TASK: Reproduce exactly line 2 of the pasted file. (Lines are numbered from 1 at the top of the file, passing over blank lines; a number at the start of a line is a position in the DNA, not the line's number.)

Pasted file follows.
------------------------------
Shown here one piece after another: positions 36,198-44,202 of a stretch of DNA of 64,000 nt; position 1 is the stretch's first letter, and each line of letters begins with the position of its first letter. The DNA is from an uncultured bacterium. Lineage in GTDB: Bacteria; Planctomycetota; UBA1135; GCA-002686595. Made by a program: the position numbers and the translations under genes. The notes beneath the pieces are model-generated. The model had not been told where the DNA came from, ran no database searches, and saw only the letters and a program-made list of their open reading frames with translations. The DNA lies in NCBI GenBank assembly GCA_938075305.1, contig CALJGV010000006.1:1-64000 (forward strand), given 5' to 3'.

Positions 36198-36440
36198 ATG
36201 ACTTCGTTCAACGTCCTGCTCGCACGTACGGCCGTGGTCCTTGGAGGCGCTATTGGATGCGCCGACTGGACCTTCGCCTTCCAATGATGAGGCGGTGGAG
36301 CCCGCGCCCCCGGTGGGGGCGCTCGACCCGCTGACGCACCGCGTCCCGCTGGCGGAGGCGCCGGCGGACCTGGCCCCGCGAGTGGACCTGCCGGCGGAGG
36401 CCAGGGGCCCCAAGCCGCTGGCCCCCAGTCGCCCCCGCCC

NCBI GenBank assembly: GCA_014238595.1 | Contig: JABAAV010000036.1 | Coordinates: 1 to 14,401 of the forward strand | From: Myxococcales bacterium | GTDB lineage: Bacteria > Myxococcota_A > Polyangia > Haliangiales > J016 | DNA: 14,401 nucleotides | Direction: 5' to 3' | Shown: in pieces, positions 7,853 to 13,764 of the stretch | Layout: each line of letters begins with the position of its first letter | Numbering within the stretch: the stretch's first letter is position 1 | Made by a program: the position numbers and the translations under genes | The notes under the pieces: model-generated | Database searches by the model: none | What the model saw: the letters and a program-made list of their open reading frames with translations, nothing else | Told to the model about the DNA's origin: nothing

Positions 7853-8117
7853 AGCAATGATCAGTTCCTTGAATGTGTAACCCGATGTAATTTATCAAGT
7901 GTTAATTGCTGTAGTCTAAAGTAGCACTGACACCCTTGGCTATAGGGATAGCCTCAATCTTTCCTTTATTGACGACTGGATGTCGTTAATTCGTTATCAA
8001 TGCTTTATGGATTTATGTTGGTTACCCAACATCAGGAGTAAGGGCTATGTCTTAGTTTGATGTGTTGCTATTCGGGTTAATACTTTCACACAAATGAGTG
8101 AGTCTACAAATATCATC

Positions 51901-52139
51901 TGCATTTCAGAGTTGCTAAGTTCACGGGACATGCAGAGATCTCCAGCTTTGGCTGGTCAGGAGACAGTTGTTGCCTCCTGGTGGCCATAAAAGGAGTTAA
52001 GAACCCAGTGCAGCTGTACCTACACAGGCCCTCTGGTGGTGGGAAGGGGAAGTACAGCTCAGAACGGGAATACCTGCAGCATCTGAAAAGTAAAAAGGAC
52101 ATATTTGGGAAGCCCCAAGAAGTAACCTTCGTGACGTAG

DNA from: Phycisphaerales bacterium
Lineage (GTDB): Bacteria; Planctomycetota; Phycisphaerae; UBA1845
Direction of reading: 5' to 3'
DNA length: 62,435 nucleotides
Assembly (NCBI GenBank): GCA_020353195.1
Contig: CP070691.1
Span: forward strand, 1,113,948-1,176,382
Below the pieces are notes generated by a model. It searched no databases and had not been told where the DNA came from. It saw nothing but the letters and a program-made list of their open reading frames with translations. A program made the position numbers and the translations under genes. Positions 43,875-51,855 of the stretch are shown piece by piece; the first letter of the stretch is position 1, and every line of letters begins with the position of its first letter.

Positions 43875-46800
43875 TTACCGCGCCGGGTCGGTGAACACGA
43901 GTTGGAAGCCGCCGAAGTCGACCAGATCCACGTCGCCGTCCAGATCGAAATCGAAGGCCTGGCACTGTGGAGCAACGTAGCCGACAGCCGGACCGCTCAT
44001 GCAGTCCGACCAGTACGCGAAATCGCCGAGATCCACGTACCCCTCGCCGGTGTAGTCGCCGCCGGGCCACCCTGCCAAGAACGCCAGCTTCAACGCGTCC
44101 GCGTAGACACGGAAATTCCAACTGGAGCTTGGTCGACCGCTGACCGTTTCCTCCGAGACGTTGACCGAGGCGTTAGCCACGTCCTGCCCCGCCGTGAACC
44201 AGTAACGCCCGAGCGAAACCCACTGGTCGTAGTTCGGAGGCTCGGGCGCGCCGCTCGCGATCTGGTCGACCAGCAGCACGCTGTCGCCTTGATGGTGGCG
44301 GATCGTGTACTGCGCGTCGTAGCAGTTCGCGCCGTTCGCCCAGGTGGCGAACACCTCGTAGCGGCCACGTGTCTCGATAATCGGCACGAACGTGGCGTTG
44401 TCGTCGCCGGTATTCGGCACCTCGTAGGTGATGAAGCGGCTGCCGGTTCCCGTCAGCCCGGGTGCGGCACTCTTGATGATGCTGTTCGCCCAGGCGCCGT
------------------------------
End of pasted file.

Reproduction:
Positions 36198-36440